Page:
The **implicitdiff** command can be used to find derivatives of
implicitly defined functions. Suppose we wanted to use implicit
differentiation to find
for the relation

Then we first define our relation and give it a label for later use.

> f:=x^2*y^2+y^3=0;The syntax of the

> implicitdiff(f,y,x);

The result of the command is the implicit derivative,
. The syntax of this command is very similar to that of
the `diff` command. The first argument is always the relation
that you want to differentiate implicitly. We were careful to use an
equation for this argument, but if you just give an expression for
this argument, Maple assumes you want to set this expression equal to
zero before differentiating. The second argument to the
`implicitdiff` command is where you tell Maple what the
dependent variable is. That is, by putting `y` here, we were
saying that we were thinking of this relation as defining and
not . The remaining arguments to `implicitdiff` are for
specifying the order of the derivative you want.

Second derivatives can also be computed with **implicitdiff**. The
following command computes
.

> implicitdiff(f,y,x,x);

To compute numerical values of derivatives obtained by implicit differentiation, you have to use the subs command. For example, to find the value of at the point you could use the following command.

> subs({x=1,y=-1},implicitdiff(f,y,x));

Suppose you wanted to find the equation of the tangent line to the graph of at the point . You may want to label the output to at the point as for slope and then you can use the point-slope form of a line to get the equation of the tangent line. The Maple commands below show how this can be done.

> m:=subs({x=1,y=-1},implicitdiff(f,y,x)); > tanline := y-(-1)=m*(x-1); > implicitplot({f,tanline},x=0..2,y=-2..0);

Now suppose, using the same relation , you want to find the location of horizontal tangents. The implicit derivative involves both variables and , so you would need to solve for them simultaneously. When solving for two variables, two equations are needed. The two equations would be where the derivative is zero and the original relation. You would need to have a rough estimate as to where the horizontal tangents occur so that you can use `fsolve` in a range of and values. Maple will give you an and a solution, but a horizontal line is of the form , so only the solution is needed. This can be done in Maple as follows:

> der:=implicitdiff(f,y,x); > a:=fsolve({f,der=0},{x=-1..1,y=-1..1}); > implicitplot({f,y=a[2]},x=-1..1,y=-1..1);

Sometimes you want the value of a derivative, but first have to find
the coordinates of the point. More than likely, you will have to use
the `fsolve` command for this. However, to get the
`fsolve` command to give you the solution you want, you often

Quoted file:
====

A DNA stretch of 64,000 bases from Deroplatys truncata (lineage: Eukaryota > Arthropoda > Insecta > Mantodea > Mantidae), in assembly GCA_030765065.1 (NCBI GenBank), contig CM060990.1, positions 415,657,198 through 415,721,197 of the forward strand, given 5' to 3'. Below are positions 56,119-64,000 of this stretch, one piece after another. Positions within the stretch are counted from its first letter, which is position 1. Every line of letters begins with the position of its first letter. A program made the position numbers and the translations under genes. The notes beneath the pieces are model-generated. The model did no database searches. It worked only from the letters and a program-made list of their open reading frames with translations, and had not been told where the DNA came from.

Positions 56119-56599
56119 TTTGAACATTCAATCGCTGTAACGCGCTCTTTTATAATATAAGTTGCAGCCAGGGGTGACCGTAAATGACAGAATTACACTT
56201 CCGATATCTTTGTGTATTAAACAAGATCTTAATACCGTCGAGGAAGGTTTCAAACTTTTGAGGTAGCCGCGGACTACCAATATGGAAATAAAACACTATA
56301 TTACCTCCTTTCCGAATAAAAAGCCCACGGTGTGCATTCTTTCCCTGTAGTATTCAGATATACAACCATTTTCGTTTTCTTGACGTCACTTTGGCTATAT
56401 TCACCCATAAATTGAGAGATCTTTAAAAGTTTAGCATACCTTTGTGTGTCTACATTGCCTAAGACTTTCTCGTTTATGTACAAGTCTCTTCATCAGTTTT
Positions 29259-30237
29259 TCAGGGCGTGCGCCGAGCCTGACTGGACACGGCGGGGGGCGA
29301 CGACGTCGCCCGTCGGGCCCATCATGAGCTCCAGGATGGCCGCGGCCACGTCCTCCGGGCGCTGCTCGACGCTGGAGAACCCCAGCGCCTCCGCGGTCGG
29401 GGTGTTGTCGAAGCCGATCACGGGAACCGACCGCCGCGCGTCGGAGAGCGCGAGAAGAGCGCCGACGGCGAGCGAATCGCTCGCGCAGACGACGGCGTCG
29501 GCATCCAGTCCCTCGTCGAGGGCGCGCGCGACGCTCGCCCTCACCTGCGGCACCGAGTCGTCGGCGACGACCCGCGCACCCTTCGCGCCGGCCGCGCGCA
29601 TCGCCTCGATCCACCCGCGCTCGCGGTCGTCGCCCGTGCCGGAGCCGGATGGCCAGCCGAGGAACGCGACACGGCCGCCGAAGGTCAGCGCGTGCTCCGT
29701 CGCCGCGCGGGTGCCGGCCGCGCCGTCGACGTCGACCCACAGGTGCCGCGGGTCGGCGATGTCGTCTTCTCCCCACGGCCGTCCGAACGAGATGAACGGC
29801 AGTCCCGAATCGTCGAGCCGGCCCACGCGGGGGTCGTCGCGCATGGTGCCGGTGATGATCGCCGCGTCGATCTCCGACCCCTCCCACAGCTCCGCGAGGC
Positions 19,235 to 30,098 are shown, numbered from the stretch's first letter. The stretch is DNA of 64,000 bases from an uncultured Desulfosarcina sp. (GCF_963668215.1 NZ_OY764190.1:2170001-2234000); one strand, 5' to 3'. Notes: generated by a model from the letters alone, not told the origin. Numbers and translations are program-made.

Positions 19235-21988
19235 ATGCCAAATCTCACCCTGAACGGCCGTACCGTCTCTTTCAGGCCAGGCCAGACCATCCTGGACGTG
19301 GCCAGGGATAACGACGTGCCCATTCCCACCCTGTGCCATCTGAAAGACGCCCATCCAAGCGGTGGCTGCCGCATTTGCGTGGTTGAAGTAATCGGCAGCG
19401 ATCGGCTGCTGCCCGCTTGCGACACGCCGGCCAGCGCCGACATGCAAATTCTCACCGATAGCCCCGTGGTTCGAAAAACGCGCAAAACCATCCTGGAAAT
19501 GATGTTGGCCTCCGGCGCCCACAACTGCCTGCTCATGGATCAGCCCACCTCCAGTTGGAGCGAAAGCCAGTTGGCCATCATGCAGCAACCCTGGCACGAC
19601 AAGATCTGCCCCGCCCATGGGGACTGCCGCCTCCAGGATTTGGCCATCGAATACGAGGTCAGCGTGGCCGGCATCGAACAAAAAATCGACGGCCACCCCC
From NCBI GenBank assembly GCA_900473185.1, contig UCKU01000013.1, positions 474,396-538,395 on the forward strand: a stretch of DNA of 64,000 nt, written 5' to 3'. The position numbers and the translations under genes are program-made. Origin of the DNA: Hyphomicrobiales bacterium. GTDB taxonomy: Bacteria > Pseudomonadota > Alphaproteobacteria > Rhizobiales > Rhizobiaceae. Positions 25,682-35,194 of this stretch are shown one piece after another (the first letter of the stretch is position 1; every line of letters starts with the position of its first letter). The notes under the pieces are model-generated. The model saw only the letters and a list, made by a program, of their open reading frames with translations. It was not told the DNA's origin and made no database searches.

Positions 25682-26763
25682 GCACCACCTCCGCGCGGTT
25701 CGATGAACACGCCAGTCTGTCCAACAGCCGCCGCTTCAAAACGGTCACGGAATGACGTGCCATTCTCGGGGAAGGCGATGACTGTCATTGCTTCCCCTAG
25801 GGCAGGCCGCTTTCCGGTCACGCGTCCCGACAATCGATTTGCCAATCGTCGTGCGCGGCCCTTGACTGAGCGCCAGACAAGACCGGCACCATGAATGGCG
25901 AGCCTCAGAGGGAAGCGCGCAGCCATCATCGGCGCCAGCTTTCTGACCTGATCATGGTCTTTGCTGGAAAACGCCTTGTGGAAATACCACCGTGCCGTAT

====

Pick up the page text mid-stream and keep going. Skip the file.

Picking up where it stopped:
have to specify a range for the variable. Being able to plot the graph
of a relation can be a big help in this task, so we now describe the
`implicitplot` command.
This Maple command for plotting implicitly defined functions
is in the `plots` package which must be loaded before using the
command.

> with(plots):Here is an example of using this command to plot the hyperbola . Note that you have to specify both an range and a range. This is because the

> implicitplot(x^2-y^2=1,x=-3..3,y=-3..3);To get a good graph with this command, you usually have to experiment with the ranges. For example the following command

> implicitplot(f,x=-1..1,y=1..2);produces an empty plot. The reason is simply that there are no solutions to with . This is easy to see if you rewrite the equation as and recognize that both sides of the equation must be nonnegative. Usually a good strategy to follow is to start with fairly large ranges, for example to for both variables, and then refine them based on what you see.

This command can also have problems if the relation in question has solution branches that cross or are too close together. For example, try the following command.

> implicitplot(f,x=-1..1,y=-1..0);For less than about , you should see the two smooth curves. However, for values of closer to zero the two curves become jagged. To understand this, we need to take a closer look at the relation we tried to plot. The key is to notice that we can factor out and write our relation as follows.

This makes it clear that the graph of the relation really has two pieces: and . These two curves intersect at the origin, which explains why

As our last example, consider the relation . Try the following commands to see what a part of the graph of this relation looks like.

> g := x^2*sin(y)=1; > implicitplot(g,x=-4..4,y=-10..10);Suppose you were asked to find the slope of the graph of this relation at , but you were only given that the value of was about 9. Using the plot, it is relatively easy to find this derivative by first using

> y_sol := fsolve(subs(x=2,g),y=8..10); > evalf(subs({x=2,y=y_sol},implicitdiff(g,y,x)));

- Plot the graph of the relation over the interval
and
. Find all values when
. Find the slope of the relation when
and is negative.
- Given the relation
,
- Plot the graph of the relation over the interval and . How many values are there at ?
- Find the slope of the graph at all points where and label each slope a different variable name (ie. , ,...)
- Find the equation of all lines tangent to the graph at . Be sure to label each tangent line as an implicit relation using the point-slope form of a line. Supply a plot of the relation and the tangent lines over the interval and .

- For the ellipse , find the location of all horizontal tangent lines and plot them implicitly on the same graph as the relation over the interval and . (Hint: Remember that a horizontal line is of the form , where is some constant value.)

2009-09-24